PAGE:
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Über dieses Buch

Climate changes will affect food production in a number of ways. Crop yields, aquatic populations and forest productivity will decline, invasive insect and plant species will proliferate and desertification, soil salinization and water stress will increase. Each of these impacts will decrease food and nutrition security, primarily by reducing access to and availability of food, and also by increasing the risk of infectious disease.

Although increased biofuel demand has the potential to increase incomes among producers, it can also negatively affect food and nutrition security. Land used for cultivating food crops may be diverted to biofuel production, creating food shortages and raising prices. Accelerations in unregulated or poorly regulated foreign direct investment, deforestation and unsustainable use of chemical fertilizers may also result. Biofuel production may reduce women’s control of resources, which may in turn reduce the quality of household diets. Each of these effects increases risk of poor food and nutrition security, either through decreased physical availability of food, decreased purchasing power, or increased risk of disease.

The Impact of Climate Change and Bioenergy on Nutrition articulates the links between current environmental issues and food and nutrition security. It provides a unique collection of nutrition statistics, climate change projections, biofuel scenarios and food security information under one cover which will be of interest to policymakers, academia, agronomists, food and nutrition security planners, programme implementers, health workers and all those concerned about the current challenges of climate change, energy production, hunger and malnutrition.

Inhaltsverzeichnis

Frontmatter

Chapter 1. Summary

Abstract
Food security has deteriorated since 1995 and reductions in child malnutrition are proceeding too slowly to meet the Millennium Development Goal (MDG) target for halving hunger by 2015. Moreover, three major challenges threaten current and future efforts to overcome food insecurity and malnutrition: climate change, the growing use of food crops as a source of fuel and soaring food prices.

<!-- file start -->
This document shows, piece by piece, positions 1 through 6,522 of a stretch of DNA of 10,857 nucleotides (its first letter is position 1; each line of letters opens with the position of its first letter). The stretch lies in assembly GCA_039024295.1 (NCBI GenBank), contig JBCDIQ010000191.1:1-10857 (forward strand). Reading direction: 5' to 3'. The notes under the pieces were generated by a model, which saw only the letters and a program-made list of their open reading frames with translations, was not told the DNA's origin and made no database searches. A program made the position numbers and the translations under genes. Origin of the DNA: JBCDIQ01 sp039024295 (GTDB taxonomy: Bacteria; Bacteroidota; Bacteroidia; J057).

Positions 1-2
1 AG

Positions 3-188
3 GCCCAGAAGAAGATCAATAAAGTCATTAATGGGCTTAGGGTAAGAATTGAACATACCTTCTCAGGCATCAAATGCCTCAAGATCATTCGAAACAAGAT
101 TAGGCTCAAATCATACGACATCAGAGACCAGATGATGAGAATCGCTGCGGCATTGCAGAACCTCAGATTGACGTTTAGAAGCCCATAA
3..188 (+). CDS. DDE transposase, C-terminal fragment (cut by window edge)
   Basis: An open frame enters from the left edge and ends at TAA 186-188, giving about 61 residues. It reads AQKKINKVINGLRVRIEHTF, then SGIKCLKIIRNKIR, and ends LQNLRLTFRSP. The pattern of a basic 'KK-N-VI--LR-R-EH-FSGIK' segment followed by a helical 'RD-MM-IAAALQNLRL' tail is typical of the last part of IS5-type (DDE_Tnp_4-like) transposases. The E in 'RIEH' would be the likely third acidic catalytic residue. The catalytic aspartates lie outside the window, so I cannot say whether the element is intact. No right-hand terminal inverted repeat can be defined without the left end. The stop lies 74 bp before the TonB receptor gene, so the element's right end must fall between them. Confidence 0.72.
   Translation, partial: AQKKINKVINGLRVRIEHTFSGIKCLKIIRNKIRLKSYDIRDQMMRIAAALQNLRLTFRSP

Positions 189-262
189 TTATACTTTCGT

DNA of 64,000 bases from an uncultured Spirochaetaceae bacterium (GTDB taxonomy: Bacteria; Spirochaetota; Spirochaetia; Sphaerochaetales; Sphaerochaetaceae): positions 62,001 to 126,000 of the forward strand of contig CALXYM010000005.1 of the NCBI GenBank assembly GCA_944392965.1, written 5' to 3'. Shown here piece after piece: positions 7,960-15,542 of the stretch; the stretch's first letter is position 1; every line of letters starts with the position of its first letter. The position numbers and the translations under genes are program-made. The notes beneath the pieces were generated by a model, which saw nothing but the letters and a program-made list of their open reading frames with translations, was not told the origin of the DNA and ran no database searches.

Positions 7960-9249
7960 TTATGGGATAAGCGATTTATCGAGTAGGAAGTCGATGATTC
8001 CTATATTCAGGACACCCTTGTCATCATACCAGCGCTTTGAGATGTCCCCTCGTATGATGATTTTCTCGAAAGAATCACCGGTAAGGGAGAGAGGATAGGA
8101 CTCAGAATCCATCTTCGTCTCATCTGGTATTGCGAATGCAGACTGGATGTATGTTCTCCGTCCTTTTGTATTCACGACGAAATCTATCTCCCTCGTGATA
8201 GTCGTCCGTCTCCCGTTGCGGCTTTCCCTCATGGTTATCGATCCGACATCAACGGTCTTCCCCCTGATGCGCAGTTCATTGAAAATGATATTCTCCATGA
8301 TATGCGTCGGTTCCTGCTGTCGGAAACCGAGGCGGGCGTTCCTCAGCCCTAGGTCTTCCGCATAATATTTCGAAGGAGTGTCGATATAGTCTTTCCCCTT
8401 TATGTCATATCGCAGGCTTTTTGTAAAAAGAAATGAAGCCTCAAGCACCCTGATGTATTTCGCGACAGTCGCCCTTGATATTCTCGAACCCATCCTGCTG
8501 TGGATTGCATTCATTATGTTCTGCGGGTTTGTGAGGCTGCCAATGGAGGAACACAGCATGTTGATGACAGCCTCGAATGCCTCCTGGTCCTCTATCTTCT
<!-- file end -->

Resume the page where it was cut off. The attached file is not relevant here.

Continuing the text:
Brian Thompson, Marc J. Cohen, Janice Meerman

Chapter 2. Introduction

Abstract
Despite a dozen years of solemn pledges by global leaders to take action to drastically decrease world hunger – promises made at the World Food Summit in 1996, the Millennium Summit of 2000 and high-level follow-up meetings held since then – global food security has been deteriorating since 1995. This has contributed to the unacceptably slow pace of reducing hunger and undernourishment and of cutting the prevalence of malnutrition. Between 1990 and 2005, the prevalence of underweight children under 5 years of age in the developing world only fell from 30% to 23%. In 34 countries in 2009, progress in reducing child underweight was very slow, and 20 countries had made no progress at all. With an estimated increase of 105 million undernourished people in 2009 alone, the Food and Agriculture Organization of the United Nations (FAO) estimates that approximately 925 million individuals went hungry in 2010 (FAO 2010d). For many developing countries, meeting the Millennium Development Goal (MDG) of halving prevalence of underweight (target 1.8) and undernourishment (target 1.9) between 1990 and 2015 will not be possible. Against this disappointing background, three major challenges have arisen that further threaten efforts to overcome food insecurity and malnutrition: climate change, the growing use of food crops as a source of fuel (bioenergy) and volatile food prices.